Obituary: Peter Keddie, Galashiels

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It was fitting that the music playing as mourners filed into Galashiels’s Trinity Church on Friday was a march well-known to followers of the town’s Braw Lads’ Gathering.

For the man to whom they had come to pay their respects and bid farewell was one of the Gathering’s greatest stalwarts and most passionate supporters.

Peter Keddie’s death at the age of 92 brought to an end a life filled with public service to the town he loved so dear.

The second of three children born to Harry and Mime Keddie, who lived in the town’s High Buckholmside, Peter remained a proud “fifth warder” all his life.

Sadly, Peter’s younger brother, John, only survived to the age of five. But for Peter, there was Glendinning Primary, followed by Galashiels Academy, and then an apprenticeship as a textile designer.

Wartime service brought great friendships, as well as hardship on the frontlines.

Peter served with the 6th Battalion, King’s Own Scottish Borderers, including the liberation of the Dutch city of Tilburg.

He joined former wartime comrades on several return visits to Holland, even being granted the freedom of the town at one point.

The result was that all future holidays with wife Isa were spent visiting war graves across north-western Europe.

He married Isa Forsyth in Ladhope Church on January 4, 1949. The couple’s married life saw them move home several times, including a stint in Kirkwall, Orkney, due to Peter’s job.

It was in Kirkwall that the couple’s first son, Stuart, was born. After the family’s return to Galashiels in the 1950s, Stuart was followed by Gordon and then Harry. Peter’s parents swapped homes with Peter and Isa, figuring a newly-built house in Glendinning was just the job for a family with three young boys.

Peter was by now working in Buckholm Mill. He then moved to Laidlaw & Fairgrieve, and finally to Kemp Blair’s as yarn store manager.

He was also making a name for himself as a rugby player, occupying the hooker’s berth for Gala Star, Gala Academy FPs and then Gala.

Despite this, his proudest moment in a rugby jersey was when his team won the army cup for the KOSB’s 6th Battalion.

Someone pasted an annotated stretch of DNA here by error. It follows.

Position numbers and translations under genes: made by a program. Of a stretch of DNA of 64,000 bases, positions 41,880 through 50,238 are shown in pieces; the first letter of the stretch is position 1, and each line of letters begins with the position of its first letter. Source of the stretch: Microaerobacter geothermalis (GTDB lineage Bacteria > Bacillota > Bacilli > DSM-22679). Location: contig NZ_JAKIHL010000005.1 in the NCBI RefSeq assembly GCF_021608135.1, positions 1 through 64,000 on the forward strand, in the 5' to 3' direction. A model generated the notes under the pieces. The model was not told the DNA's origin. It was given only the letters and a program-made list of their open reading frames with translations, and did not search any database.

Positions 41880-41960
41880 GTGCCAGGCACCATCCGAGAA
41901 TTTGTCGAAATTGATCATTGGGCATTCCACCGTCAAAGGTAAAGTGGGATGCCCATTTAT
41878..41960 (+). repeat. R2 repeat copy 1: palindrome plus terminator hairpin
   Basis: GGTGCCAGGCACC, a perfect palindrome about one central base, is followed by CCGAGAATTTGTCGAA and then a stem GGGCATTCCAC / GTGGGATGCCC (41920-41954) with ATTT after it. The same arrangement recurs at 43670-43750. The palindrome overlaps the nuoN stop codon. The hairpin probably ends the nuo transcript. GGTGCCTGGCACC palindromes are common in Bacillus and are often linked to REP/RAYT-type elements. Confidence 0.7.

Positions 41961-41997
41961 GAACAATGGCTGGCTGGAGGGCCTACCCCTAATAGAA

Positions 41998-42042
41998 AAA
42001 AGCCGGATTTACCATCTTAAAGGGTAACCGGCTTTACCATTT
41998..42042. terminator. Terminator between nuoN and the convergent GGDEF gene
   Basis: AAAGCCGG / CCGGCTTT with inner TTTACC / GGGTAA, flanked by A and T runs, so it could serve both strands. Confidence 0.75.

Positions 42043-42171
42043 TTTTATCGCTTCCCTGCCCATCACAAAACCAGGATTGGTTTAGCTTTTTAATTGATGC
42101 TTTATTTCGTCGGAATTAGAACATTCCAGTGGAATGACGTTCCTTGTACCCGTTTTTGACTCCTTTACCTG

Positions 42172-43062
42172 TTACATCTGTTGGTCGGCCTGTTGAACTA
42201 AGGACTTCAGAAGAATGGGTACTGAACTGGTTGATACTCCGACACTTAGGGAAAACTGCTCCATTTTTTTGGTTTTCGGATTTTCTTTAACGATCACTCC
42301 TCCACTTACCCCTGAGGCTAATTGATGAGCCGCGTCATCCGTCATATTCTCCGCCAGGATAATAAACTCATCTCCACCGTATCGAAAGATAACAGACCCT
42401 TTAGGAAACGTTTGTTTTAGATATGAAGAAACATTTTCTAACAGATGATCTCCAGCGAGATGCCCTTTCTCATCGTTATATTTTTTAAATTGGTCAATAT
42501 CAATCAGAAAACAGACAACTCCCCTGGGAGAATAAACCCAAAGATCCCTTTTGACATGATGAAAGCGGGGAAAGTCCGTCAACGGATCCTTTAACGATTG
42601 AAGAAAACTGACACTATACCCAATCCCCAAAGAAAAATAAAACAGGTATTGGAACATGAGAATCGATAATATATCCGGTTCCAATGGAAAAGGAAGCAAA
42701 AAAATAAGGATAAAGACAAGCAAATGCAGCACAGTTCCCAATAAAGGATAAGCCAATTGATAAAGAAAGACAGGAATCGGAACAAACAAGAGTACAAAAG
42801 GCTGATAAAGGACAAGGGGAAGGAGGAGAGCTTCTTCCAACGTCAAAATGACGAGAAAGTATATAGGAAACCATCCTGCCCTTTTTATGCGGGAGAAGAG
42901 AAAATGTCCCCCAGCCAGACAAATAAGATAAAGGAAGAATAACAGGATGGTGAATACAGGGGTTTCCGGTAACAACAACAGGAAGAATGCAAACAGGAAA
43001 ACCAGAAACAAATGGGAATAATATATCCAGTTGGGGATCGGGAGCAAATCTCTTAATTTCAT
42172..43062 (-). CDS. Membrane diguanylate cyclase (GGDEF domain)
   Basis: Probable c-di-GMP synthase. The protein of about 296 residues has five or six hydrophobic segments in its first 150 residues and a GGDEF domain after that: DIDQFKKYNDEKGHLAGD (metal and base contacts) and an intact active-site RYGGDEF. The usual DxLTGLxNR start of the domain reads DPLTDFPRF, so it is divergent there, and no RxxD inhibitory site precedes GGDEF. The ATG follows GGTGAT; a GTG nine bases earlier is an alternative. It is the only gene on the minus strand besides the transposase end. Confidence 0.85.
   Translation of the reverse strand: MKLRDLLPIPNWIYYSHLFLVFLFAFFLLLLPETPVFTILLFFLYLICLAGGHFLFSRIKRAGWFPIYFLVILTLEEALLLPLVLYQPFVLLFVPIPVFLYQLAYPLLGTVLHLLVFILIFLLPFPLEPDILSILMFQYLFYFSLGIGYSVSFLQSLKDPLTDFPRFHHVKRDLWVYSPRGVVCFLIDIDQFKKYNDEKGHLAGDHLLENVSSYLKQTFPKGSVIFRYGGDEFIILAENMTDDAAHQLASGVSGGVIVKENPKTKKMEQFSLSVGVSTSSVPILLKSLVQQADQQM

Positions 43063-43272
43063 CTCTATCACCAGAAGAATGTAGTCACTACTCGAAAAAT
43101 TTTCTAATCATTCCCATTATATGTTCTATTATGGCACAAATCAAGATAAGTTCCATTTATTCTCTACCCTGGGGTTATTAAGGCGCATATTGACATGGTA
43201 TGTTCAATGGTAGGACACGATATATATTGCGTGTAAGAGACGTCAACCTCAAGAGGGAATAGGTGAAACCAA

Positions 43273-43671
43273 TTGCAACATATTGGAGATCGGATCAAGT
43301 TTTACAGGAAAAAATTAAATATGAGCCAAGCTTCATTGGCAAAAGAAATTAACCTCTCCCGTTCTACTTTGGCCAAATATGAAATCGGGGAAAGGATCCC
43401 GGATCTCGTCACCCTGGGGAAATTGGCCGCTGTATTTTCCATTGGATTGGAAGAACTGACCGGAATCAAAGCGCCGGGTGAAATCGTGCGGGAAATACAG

And Peter was equally proud when his youngest son, Harry, also wore the maroon jersey of Gala, followed by grandsons, Craig and Dean.

Another great passion was of the feathered kind and the Keddies’ homes always had a big shed out back to house Peter’s pigeons.

Isa was working all this time as a cloth passer at the mill, but also did home work, and the memory of the smell of raw wool pervading the living room lingers with her children still.

But without doubt, outside family life, his biggest passion was his long involvement with the town’s Braw Lads’ Gathering.

He joined the Braw Lads’ Executive in 1959, as a representative of the Fifth Ward Community Group, and became chairman in 1965.

He was equally proud when Stuart served as an attendant in 1970 and two years later when Gordon was Braw Lad.

Peter’s service with the Braw Lads’ Gathering was crowned in 1991, when he was appointed president for three years.

Sadly, Isa did not live to share in the occasion, having passed away nine years previously. However, Peter was well supported in office by Nessie Amos.

Then, adding to the local history, in 2006, Gordon was installed as president of the Gathering – the first time a son had followed his father in the post.

Also a committed church-goer, Peter, a former elder, had walked to church every Sunday – a familiar figure making his way down the hill as the bells rang out.

But no matter the difficulties brought with advancing age and ill health, you never heard Peter complain, a hangover perhaps from enduring the hardship of war.

And perhaps it was witnessing that suffering that saw him always ready with small kindnesses.

Such as the fact that, although no longer a dog owner himself, Peter never left the house without a pocket full of biscuits to treat any canines he may bump into.

He is survived by his three sons, his daughters-in-law, five grandchildren and two great-grandchildren.

They and his many friends are deeply saddened that this kind and generous soul will not pass their way again.